by Beth Ulion
Jan 29, 2009
A group of industry giants and their environmental advocacy partners Thursday issued a Blueprint for Legislative Action calling for an extensive cap-and-trade program and the development of low carbon technologies to address climate change.
But the unusual coalition that formed the U.S. Climate Action Partnership– 26 corporations and five environmental organizations–raises questions for the nation’s oldest environmental group.
Targets derived from these collaborations are “all less than what we think is necessary and what science says is necessary,” said James Mastaler, who works on global warming solutions advocacy for the Illinois chapter of the Sierra Club.
The partnership set a reduction goal for greenhouse gases at 80 percent below 2005 levels by 2050. Steps for creating the mandatory, economy-wide cap-and-trade program are laid out in the proposal. The mechanism of capping emissions is central to President Barack Obama’s plan to address climate change.
Cap-and-trade systems typically apply a limit to the amount of emissions companies are permitted to release. Federal regulators would assign allowances adding up to this amount to the regulated companies, according to the partnership’s proposal. Companies that decrease their emissions below the required level are able to sell remaining allowances to other groups that have not been able to comply with the limits.
Voluntary cap-and-trade is nothing new to Illinois, where the Chicago Climate Exchange, a financial institution established for that purpose, has been facilitating the trade of greenhouse gases since 2003, according to the exchange Web site.
Deere & Company became involved because “our interests as a company and those of our customers should be present and included,” said a spokeswoman for the Illinois based corporation. The global manufacturer of John Deere products for agriculture and forestry has been a member of the partnership for two years.
“We are encouraged by the recommendations unveiled in the Blueprint,” said Leslee Spraggins, Illinois state director for The Nature Conservancy. The conservancy is a member of the partnership.
The report recommends allowing companies to utilize emissions offsets to comply with reduction targets. Investments in activities that decrease domestic sources of greenhouse gases are considered offsets, said the report.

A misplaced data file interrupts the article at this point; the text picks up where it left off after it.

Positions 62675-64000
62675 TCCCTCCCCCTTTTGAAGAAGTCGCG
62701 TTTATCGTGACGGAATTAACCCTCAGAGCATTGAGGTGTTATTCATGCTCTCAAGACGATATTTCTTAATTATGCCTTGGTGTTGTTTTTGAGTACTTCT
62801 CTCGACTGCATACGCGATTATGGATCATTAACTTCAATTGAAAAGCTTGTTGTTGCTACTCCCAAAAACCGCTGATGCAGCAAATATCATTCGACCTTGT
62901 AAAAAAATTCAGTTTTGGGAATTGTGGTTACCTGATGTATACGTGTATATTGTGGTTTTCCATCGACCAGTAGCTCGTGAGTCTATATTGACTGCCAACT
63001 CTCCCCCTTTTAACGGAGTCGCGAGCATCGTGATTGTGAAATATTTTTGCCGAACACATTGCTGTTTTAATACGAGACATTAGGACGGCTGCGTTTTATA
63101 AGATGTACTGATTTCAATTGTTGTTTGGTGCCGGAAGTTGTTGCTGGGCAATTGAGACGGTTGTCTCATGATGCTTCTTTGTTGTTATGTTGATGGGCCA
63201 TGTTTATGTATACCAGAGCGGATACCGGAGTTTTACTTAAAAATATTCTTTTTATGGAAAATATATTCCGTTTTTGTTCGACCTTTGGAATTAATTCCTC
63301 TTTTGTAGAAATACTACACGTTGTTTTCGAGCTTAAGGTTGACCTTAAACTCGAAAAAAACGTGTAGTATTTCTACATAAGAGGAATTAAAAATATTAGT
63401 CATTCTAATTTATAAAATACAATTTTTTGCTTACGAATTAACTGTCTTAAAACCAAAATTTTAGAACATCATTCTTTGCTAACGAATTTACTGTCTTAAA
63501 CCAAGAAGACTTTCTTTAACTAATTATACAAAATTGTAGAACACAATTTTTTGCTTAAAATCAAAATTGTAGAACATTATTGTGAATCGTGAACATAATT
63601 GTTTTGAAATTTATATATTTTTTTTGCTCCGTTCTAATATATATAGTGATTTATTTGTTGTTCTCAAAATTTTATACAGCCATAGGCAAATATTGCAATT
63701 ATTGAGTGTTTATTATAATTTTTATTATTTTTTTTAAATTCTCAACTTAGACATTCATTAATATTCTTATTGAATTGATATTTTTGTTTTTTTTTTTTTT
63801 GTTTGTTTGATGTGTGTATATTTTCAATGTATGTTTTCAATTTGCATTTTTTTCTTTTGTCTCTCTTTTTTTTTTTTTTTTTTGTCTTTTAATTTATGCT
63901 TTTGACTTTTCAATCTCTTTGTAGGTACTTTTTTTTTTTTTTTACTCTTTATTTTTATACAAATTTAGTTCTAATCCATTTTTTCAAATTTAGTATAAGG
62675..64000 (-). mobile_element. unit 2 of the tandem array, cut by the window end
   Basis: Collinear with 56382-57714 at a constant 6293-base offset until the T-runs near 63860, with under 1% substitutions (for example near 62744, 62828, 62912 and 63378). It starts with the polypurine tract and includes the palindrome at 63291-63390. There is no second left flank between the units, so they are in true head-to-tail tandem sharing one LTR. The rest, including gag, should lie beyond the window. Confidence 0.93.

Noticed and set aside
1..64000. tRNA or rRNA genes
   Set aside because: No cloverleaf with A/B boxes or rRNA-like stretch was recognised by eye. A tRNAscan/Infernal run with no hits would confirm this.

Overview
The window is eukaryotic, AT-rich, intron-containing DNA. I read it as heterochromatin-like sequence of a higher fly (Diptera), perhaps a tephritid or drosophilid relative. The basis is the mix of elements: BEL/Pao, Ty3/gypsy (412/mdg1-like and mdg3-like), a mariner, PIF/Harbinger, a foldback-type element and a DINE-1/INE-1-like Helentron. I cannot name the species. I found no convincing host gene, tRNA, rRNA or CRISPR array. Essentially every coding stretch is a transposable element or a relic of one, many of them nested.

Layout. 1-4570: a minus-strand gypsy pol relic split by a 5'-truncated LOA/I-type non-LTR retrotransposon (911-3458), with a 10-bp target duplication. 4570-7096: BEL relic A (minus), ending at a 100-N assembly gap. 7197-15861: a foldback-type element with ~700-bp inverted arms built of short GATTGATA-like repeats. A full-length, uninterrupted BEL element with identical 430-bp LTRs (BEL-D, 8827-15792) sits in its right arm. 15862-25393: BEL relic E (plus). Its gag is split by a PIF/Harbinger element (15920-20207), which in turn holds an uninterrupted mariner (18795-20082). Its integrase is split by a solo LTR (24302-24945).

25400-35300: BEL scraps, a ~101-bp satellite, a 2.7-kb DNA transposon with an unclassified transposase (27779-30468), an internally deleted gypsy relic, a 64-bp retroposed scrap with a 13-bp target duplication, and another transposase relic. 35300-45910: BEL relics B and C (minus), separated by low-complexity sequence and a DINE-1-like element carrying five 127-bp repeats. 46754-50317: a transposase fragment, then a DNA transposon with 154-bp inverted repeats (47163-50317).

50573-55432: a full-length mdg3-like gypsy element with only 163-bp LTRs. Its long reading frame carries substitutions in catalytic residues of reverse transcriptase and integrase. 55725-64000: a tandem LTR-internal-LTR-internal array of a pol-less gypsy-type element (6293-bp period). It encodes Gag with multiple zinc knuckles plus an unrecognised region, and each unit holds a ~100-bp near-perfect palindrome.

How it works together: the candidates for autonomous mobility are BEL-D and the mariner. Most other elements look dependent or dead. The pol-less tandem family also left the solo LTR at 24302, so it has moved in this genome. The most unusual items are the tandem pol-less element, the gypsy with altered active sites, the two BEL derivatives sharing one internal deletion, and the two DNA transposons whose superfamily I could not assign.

Allowing companies to use offsets as part of their greenhouse gas reductions is an attempt to keep the price of emissions allowances low and to prevent the cap from having an extreme negative impact on the economy, a key goal of the group’s plan. Included in the offsets options is “a measure of last resort” – borrowing allowances from future periods.
In general, the blueprint sets a ceiling for offsets at 3 billion metric tons of carbon dioxide equivalent, less than half of the 7 billion metric tons emitted annually, said the Sierra Club’s Mastaler, noting that such a plan would still allow industry substantial leeway to continue polluting.
To encourage rapid development of zero- and low-emissions technologies the partnership’s proposal outlined policies focused on systems in the transportation, construction and energy sectors.
Coal accounts for the greatest amount of carbon dioxide emissions in the country according to the U.S. Environmental Protection Agency. To address this, the blueprint calls for financial incentives and regulation to advance the development of carbon capture and storage technology–another aspect of the plan that draws the Sierra Club’s skepticism.
“The Sierra Club sees clean coal as an unproven technology at this point,” Mastaler said. “Coal will need to be proven to be clean before we can support it.”
“You have to look at the package as a whole,” said Daniel Lashof of the National Resources Defense Council a founding organization of the partnership. The plan is “designed to align the economics so the technologies [available] can be used.”